A high-adrenaline tale of young climber Peter Garrett, who must launch a treacherous and extraordinary rescue effort up K2, the world's second highest peak. Confronting both his own limitations and the awesome power of nature's uncontrollable elements, Peter risks his life to save his sister, Annie, and her summit team in a race against time. The team is trapped in an icy grave at 26,000 feet - a death zone above the vertical limit of endurance where the human body cannot survive for long. Every second counts as Peter enlists the help of a crew of fellow climbers, including eccentric, reclusive mountain man Montgomery Wick, to ascend the chilling might of the world's most feared peak to save her. Written by
Sujit R. Varma
K2 is the second highest mountain in the world, after Mount Everest, at 8,611 meters (28,251 ft) above sea level. See more »
As the rescue team gets off the helicopter, its rotor blades come within inches of Monique, even ripping her jacket. The air pressure would instantly kill her at that distance, even if she didn't get sucked into the downdraft. See more »
You're gonna kill him.
My wife died of edema. Stripped the skin from her throat, her lungs filled with water. She drowned in her own bodily fluids. Yeah, I'm gonna kill him.
I can't let you do it.
Peter, do you know where you are? Above 24,000, you're at the vertical limit, you're already dying. Look at you. You can hardly stand. If you think you can stop me, go ahead.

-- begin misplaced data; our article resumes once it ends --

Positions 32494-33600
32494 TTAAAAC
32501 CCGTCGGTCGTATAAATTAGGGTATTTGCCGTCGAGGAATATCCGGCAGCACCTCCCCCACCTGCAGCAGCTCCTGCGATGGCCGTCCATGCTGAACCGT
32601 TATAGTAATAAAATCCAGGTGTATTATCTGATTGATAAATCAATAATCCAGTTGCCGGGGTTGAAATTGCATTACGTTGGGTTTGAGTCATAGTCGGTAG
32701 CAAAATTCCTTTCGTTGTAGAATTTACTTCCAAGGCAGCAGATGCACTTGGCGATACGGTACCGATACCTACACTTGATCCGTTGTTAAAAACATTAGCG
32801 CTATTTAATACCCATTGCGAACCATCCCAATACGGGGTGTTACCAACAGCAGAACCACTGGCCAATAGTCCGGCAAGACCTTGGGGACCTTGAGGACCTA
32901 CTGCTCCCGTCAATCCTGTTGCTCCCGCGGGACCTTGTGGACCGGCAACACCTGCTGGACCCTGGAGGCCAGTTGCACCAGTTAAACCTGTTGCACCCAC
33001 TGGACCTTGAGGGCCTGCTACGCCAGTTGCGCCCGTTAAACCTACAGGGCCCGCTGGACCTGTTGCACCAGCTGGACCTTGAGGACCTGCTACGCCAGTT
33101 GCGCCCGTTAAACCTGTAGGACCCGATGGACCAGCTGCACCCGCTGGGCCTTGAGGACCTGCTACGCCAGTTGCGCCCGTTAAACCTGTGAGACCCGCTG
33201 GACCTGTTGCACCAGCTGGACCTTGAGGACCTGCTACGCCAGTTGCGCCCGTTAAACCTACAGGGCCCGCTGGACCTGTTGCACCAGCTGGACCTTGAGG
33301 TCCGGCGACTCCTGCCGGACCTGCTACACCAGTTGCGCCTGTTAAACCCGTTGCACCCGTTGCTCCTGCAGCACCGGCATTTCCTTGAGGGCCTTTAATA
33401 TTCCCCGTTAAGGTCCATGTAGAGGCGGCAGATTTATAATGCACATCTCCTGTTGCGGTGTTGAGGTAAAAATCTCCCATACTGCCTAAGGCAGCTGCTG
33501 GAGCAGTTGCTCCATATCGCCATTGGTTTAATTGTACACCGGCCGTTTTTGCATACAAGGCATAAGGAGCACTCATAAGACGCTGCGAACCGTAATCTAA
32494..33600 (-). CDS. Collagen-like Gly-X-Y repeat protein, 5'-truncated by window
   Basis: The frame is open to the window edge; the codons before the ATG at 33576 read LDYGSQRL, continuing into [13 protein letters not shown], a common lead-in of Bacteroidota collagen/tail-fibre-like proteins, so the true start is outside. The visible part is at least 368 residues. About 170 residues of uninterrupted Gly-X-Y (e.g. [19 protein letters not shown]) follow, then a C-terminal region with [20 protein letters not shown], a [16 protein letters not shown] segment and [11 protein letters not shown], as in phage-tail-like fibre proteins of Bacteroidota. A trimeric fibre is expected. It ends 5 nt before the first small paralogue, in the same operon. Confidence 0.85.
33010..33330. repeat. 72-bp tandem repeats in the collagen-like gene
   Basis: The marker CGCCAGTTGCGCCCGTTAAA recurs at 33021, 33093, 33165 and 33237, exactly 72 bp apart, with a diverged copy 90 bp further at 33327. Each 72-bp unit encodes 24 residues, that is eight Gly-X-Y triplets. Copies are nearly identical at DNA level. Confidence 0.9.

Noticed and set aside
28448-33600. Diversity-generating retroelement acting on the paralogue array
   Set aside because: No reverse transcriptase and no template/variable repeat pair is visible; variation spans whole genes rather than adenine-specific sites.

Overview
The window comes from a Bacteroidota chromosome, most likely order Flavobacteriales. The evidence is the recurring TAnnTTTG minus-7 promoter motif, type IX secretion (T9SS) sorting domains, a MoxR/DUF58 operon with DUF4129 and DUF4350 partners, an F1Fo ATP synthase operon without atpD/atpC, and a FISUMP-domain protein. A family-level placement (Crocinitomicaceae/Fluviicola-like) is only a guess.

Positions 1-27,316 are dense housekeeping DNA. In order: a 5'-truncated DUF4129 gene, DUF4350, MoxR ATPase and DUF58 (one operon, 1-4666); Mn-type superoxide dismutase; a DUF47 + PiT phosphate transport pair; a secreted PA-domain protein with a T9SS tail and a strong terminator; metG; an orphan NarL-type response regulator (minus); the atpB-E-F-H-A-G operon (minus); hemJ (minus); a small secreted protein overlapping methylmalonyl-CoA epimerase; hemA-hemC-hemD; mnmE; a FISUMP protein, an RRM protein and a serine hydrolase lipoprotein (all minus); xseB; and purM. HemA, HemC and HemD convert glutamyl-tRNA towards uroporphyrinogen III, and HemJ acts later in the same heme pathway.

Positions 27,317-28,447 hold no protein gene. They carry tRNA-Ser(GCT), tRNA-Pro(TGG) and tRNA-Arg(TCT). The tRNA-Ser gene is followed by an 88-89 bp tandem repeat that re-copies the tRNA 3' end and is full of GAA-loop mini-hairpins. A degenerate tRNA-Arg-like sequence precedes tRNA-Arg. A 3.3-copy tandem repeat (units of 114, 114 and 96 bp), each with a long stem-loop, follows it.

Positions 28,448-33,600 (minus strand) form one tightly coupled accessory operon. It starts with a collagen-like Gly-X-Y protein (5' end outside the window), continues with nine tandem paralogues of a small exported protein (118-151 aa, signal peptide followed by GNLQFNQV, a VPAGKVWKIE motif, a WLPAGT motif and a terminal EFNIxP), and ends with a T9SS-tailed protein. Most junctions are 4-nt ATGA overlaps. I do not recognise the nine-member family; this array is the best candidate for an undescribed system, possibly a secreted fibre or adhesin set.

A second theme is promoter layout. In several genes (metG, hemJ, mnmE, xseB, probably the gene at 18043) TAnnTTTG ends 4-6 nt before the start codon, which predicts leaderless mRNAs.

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It's not the painfully thin story line, predictable plot or shallow stereotypical characters featured in this movie. It's not even the constant stream of amazingly improbable events, which give you the feeling the director hopelessly underestimated the reasoning abilities of his audience.
What left me disappointed and even a bit annoyed after seeing "Vertical Limit" is the absolute and total failure of this movie to capture any of the real thrill, excitement and hardship involved in scaling the world's second highest mountain.
Books like Jon Krakauers' "Into thin Air" and movies like David Breashears' "Everest" prove that you don't need helicopter rotor blades threatening to dismember climbers or unstable nitroglycerine that explodes if exposed to sunlight to create an exciting story. When Martin Campbell decided to deny the audience any sense of the real technical, physical and emotional challenges of climbing K2, and therefore had to resort to action-movie style heroes, villains and explosions, he left behind a movie too unconvincing, for me to enjoy.
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